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Ukraine one key step closer to NATO membership amid Lithuania summit

US Rep. Ilhan Omar (D-MN) (L) talks with Speaker of the House Nancy Pelosi (D-CA) during a rally with fellow Democrats before voting on H.R. 1, or the People Act, on the East Steps of the US Capitol on March 08, 2019 in Washington, DC. (AFP photo)
NATO Secretary-General Jens Stoltenberg (L) shakes hands with Ukrainian President Volodymyr Zelensky at the end of a joint press conference in Kiev, April 20, 2023. (File photo by AFP)

Ukraine has taken a key step toward becoming a member of NATO after a high hurdle in its way to accession was lifted during the current two-day summit of the US-led military alliance in Lithuania.

As NATO leaders on Monday convened in Vilnius for the summit, Foreign Minister Dmytro Kuleba of Ukraine said NATO member states reached a consensus to drop the requirement for the Membership Action Plan (MAP) for Ukraine’s bid to join the alliance.

MAP is a list of political, economic and military goals that other eastern European nations had to meet before joining NATO.

"Following intensive talks, NATO allies have reached consensus on removing MAP from Ukraine's path to membership. I welcome this long-awaited decision that shortens our path to NATO. It is also the best moment to offer clarity on the invitation to Ukraine to become member," Kuleba tweeted on Monday.

Speaking on condition of anonymity, a Western official also told AFP that the NATO allies "are set" to drop the MAP requirement for Ukraine.

"MAP is just one of the steps in the NATO accession process… so even with its removal, Ukraine will still need to complete further reforms before joining NATO," the official said.

Ukrainian President Volodymyr Zelensky is expected to attend the summit. He wants a clear invitation in Vilnius to add his country to NATO after the war ends.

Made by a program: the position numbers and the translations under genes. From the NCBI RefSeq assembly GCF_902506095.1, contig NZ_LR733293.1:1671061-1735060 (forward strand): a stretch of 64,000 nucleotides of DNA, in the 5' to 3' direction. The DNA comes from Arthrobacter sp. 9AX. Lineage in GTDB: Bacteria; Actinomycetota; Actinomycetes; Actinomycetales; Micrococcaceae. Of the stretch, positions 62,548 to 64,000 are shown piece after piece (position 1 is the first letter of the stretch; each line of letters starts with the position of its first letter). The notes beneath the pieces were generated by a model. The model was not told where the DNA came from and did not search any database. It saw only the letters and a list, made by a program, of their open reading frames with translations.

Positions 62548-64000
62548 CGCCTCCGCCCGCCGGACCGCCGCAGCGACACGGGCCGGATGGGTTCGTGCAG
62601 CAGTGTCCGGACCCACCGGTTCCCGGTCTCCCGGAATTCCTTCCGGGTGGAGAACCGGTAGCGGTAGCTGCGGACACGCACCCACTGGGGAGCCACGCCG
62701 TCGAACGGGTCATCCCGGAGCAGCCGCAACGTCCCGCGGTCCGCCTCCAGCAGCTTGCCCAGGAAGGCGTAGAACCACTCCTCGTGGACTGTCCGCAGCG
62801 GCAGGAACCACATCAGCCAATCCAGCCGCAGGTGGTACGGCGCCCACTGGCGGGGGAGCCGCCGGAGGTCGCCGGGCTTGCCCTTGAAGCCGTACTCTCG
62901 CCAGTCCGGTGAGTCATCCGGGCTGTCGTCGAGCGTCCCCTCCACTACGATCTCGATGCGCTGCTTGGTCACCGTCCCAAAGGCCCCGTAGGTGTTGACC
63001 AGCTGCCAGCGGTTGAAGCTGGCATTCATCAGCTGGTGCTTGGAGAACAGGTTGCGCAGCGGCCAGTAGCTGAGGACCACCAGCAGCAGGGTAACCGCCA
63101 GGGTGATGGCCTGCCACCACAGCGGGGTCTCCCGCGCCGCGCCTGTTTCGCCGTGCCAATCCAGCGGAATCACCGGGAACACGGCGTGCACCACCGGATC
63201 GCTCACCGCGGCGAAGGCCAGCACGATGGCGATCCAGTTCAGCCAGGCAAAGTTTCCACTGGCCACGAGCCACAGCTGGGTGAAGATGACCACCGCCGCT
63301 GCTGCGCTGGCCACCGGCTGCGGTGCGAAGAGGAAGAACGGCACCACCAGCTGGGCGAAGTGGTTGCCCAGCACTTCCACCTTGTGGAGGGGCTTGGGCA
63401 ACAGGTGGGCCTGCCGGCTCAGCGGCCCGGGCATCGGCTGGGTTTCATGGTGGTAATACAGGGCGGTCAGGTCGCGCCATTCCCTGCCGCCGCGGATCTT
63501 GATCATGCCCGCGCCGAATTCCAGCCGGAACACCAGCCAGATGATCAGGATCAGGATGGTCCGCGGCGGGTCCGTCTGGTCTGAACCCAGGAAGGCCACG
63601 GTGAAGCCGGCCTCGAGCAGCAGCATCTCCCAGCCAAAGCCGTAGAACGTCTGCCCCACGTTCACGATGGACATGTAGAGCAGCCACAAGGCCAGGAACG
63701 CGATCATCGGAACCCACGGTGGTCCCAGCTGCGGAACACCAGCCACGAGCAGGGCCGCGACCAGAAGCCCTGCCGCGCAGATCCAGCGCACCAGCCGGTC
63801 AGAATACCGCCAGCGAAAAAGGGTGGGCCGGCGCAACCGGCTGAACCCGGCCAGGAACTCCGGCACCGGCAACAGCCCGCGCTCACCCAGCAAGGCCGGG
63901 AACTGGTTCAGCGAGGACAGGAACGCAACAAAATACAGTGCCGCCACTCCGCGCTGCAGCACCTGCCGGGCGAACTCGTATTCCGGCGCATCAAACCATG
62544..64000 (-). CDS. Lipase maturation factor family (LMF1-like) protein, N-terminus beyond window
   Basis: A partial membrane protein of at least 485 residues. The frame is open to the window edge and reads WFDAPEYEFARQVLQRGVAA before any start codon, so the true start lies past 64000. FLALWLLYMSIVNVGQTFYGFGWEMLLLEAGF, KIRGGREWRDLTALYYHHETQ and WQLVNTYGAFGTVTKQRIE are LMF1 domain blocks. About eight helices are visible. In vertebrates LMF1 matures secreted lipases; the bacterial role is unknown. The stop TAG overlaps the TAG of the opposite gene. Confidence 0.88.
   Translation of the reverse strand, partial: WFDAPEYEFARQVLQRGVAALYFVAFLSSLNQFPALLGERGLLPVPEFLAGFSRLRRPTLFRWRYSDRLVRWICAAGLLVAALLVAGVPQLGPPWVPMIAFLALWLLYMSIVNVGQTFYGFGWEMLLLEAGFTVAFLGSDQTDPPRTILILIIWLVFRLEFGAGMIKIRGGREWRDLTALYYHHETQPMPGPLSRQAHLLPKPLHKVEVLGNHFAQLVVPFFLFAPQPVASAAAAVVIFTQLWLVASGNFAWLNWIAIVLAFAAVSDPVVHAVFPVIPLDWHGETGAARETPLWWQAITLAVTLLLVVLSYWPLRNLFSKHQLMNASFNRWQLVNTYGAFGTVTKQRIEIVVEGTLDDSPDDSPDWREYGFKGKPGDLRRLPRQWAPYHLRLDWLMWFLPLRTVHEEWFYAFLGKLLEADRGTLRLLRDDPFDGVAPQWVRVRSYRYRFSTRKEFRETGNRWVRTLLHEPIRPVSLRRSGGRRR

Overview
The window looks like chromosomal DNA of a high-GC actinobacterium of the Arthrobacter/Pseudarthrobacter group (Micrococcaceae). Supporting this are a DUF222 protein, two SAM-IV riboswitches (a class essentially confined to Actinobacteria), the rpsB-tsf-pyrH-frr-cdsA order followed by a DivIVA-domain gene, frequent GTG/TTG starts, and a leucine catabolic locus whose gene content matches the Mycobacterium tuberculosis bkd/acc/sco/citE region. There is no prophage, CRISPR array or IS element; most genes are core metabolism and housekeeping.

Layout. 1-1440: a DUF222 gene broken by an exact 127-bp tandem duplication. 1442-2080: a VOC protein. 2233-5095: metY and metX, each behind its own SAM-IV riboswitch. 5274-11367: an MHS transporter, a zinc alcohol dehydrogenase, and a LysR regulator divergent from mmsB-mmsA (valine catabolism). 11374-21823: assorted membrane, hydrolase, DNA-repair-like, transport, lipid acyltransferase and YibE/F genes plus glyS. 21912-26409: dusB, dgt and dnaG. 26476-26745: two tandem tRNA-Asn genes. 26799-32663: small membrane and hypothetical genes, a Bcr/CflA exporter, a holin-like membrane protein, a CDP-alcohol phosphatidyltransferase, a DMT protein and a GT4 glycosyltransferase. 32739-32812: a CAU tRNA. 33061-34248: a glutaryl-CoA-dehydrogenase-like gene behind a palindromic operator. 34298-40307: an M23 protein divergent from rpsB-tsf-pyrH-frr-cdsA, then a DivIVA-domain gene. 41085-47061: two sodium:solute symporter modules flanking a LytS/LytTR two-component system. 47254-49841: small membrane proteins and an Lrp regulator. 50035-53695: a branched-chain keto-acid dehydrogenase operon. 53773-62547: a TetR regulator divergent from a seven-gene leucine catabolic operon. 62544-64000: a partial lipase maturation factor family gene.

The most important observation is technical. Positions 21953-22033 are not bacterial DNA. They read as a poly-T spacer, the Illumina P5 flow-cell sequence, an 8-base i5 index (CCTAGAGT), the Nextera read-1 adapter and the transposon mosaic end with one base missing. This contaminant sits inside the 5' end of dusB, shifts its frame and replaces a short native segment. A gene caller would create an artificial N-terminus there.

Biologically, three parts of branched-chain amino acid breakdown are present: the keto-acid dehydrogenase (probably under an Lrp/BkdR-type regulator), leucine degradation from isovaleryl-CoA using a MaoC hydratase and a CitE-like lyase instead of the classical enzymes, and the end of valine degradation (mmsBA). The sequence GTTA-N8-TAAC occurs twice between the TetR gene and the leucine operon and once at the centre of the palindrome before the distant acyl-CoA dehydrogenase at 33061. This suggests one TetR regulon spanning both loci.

Despite the reported consensus, some NATO members, such as the United States and Germany, have had reservations, wary of any step they fear could draw the military alliance into a direct conflict with Russia, potentially sparking a global war.

The war in Ukraine began after Russian President Vladimir Putin ordered the launch of a "special military operation" in the ex-Soviet republic on February 24, 2022 to “demilitarize” two eastern Ukrainian regions amid Kiev's vaulting ambitions to join NATO, which Moscow deems a redline.

In September 2022, President Zelensky formally applied for a fast-track NATO membership and ruled out talks with Putin as the war entered its eighth month.

"No final decision has been made but at the summit I am absolutely certain that we will have unity and a strong message on Ukraine," NATO Secretary-General Jens Stoltenberg told a joint press conference with Lithuanian President Gitanas Nauseda on Monday, adding that there would be more meetings later in the day.

Nauseda, for his part, placed a premium on the prospect of Ukraine's membership. The Lithuanian president said Ukraine had been "heroically fighting" Russia.

Moscow has repeatedly warned Ukraine against its NATO membership proposals, calling the move “purely destabilizing.” Russia has also warned the alliance against its further expansion toward its borders.

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